A Multicultural Survey of the Influences of Childhood Environmental Experiences on Adult Sensitivities to Urban and Community Forestry (WAUF-97-002)
This project included research on the relationship between childhood contact with nature and adult attitudes toward urban forests.
The goal of this project was to examine the relationship between childhood contact with nature and adult attitudes toward urban forests. More than 80% of the U.S. population lives in urban areas, where there are few chances to interact with nature. As the U.S. becomes more urbanized, more trees will be threatened to make room for development. Will children raised in such stark surroundings fail to develop strong, positive responses to nature?
A telephone survey of 2,004 adults in large metropolitan areas across the U.S. was conducted. Participants were asked about their memories of their childhood experiences with nature and their current understanding and appreciation of urban trees. Demographics, including multicultural background, were gathered.
Overall, respondents of all ethnicities expressed positive attitudes toward trees in urban areas. People appear to understand the diverse benefits trees provide. Childhood participation in active and passive outdoor activities, including tree plantings and being raised near trees, appears to influence adult attitudes positively.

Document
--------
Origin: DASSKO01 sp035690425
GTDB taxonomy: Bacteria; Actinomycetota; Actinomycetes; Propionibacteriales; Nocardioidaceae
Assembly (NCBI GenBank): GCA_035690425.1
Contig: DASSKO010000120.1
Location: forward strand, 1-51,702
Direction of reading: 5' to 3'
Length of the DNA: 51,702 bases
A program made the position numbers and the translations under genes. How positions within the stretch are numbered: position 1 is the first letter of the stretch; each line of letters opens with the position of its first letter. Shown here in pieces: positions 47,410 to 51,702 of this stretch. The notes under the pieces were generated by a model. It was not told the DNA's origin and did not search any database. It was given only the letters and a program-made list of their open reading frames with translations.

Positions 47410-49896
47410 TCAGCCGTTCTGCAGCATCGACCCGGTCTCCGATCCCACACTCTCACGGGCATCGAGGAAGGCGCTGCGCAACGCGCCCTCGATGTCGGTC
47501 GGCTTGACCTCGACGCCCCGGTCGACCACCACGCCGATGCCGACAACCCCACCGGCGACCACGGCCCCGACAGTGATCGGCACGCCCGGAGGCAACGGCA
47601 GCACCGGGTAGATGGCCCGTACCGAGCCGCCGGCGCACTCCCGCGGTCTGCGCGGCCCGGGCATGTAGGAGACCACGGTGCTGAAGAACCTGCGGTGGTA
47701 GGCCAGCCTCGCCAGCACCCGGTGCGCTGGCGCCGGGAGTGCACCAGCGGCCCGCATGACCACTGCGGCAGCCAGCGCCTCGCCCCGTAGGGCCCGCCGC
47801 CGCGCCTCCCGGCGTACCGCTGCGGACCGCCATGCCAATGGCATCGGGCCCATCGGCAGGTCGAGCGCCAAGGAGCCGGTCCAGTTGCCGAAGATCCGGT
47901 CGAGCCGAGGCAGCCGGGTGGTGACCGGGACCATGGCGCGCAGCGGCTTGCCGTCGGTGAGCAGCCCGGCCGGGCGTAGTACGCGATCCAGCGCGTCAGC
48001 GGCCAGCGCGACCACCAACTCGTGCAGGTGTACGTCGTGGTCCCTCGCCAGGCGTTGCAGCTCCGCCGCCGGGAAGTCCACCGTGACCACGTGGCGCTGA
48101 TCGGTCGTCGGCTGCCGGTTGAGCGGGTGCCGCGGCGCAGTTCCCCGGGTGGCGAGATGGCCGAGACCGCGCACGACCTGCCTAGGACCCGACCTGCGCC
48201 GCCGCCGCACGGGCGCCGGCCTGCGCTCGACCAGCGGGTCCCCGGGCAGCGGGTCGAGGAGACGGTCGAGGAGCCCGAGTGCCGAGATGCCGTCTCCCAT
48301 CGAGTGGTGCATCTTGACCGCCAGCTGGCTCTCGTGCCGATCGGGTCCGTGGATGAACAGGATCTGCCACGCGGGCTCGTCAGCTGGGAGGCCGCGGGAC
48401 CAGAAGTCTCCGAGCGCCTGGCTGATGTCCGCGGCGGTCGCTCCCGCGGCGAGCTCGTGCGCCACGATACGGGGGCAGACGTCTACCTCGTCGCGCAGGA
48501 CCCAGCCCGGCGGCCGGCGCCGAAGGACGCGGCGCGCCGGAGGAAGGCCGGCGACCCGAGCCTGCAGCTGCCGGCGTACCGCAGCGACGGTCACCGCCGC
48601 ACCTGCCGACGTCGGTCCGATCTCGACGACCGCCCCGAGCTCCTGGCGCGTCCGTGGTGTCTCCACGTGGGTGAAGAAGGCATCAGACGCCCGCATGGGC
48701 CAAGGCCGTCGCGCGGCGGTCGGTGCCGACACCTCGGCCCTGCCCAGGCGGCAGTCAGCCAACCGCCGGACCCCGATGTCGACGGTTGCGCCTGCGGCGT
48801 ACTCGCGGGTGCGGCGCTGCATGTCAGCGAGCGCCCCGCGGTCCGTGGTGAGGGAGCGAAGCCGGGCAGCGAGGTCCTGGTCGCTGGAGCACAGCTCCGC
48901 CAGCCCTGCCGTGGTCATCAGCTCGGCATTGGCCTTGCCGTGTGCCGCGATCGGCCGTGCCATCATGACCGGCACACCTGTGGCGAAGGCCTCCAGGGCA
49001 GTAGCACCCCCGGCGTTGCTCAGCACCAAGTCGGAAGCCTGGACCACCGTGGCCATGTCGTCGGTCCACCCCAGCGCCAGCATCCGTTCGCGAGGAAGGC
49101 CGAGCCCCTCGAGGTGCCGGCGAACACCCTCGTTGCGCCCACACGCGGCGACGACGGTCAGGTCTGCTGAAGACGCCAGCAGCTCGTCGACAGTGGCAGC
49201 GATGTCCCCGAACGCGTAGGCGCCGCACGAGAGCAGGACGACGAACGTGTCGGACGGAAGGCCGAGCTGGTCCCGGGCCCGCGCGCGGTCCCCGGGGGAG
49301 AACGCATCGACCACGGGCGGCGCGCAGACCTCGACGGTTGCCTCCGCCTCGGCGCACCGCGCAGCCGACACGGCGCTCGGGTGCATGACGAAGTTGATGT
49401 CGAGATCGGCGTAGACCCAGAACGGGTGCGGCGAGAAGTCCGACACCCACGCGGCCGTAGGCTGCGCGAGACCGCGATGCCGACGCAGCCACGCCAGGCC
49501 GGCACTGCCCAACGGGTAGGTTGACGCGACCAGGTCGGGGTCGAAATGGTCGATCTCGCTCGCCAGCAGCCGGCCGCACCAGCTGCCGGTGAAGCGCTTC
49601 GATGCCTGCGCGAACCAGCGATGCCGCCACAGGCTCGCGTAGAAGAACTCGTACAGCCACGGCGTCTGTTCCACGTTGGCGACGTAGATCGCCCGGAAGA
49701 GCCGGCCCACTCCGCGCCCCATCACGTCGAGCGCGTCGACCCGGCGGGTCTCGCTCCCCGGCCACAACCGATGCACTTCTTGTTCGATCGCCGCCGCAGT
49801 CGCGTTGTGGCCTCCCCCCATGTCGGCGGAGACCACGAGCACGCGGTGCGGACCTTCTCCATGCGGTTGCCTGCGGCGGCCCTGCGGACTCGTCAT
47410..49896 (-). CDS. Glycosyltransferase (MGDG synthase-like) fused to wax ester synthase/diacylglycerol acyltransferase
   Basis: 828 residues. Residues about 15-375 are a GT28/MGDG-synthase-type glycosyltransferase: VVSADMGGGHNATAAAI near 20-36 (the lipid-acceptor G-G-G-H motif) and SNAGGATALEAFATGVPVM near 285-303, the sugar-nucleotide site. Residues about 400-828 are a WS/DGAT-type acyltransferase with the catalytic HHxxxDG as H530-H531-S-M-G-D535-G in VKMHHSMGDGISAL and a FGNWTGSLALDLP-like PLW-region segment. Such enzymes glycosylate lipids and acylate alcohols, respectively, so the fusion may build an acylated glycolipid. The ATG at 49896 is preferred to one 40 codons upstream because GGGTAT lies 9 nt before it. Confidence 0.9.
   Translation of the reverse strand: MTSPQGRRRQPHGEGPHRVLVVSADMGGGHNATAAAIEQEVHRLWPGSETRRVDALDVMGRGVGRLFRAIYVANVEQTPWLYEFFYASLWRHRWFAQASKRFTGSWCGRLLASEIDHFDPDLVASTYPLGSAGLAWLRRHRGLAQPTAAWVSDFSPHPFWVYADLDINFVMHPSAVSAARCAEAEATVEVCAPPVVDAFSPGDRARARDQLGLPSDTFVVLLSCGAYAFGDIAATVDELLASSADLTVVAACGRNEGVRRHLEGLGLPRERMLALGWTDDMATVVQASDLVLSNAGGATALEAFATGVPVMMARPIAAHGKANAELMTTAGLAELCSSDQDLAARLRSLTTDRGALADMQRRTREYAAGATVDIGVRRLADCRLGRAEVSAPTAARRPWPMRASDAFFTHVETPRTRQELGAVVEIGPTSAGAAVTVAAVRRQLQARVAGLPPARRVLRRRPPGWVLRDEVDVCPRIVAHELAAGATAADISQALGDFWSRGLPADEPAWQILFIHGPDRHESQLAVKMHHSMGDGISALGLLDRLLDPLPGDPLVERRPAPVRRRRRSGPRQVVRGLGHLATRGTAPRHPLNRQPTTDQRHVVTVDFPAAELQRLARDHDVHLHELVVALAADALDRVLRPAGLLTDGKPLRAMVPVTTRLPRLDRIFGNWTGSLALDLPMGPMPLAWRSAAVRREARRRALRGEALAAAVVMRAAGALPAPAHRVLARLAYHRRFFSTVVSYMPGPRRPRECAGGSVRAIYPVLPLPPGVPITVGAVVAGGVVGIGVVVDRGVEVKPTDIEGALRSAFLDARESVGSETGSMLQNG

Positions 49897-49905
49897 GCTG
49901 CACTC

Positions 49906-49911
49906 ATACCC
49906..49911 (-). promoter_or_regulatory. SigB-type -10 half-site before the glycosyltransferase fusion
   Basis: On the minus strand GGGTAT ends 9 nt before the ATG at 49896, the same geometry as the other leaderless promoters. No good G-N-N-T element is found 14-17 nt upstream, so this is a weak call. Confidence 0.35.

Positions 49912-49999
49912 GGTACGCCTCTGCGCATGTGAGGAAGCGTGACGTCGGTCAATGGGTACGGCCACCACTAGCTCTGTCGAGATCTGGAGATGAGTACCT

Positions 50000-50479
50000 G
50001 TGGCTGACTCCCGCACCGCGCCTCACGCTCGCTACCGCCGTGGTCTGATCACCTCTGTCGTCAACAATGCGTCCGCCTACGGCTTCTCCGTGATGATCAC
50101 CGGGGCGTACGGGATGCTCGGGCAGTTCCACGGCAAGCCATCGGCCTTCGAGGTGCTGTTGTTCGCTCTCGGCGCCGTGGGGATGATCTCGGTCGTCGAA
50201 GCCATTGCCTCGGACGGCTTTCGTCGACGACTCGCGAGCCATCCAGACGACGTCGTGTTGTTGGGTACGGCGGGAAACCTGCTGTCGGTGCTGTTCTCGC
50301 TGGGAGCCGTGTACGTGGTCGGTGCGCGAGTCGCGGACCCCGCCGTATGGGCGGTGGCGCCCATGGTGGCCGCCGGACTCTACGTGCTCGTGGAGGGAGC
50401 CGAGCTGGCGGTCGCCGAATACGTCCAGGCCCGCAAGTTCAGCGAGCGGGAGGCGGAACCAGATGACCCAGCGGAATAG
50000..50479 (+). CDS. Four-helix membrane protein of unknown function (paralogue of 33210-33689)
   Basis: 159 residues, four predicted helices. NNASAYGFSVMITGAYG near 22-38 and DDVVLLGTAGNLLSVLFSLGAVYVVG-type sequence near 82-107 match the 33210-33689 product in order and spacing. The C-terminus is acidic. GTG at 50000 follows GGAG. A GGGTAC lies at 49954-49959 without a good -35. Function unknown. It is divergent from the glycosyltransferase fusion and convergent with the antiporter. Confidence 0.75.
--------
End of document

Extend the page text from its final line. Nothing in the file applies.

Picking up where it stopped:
These results indicate that childhood experiences with nature have a strong influence on adult sensitivities to trees. This information could be used to tailor children's environmental and gardening activities more effectively to engender appreciation for nearby nature in adult citizens.
The goal of this project was to examine the relationship between childhood contact with nature and adult attitudes toward the urban forest. Participants were surveyed regarding their childhood memories of the surroundings where they were raised and their early experiences with nature. Respondents also were surveyed regarding their current understanding and appreciation of urban and community forests. General demographics, including multicultural background, were gathered. The specific objectives of this project were to:
1.assess the public's understanding of trees and their benefits in urban areas,
2.examine the relationship between childhood contact with nature and adult attitudes, and
3. determine if there are differences in these relationships based on demographic factors, such as ethnic backgrounds or gender.
Lohr, Virginia I.
Washington State University
Dept. Of Horticulture & Landscape Architecture
Pullman, WA 99164-6414
USDA Forest Service
P.O. Box 3623
Portland, OR 97208-3623
Research & Technology Development
Research (basic), Children and Youth, U&CF Program Development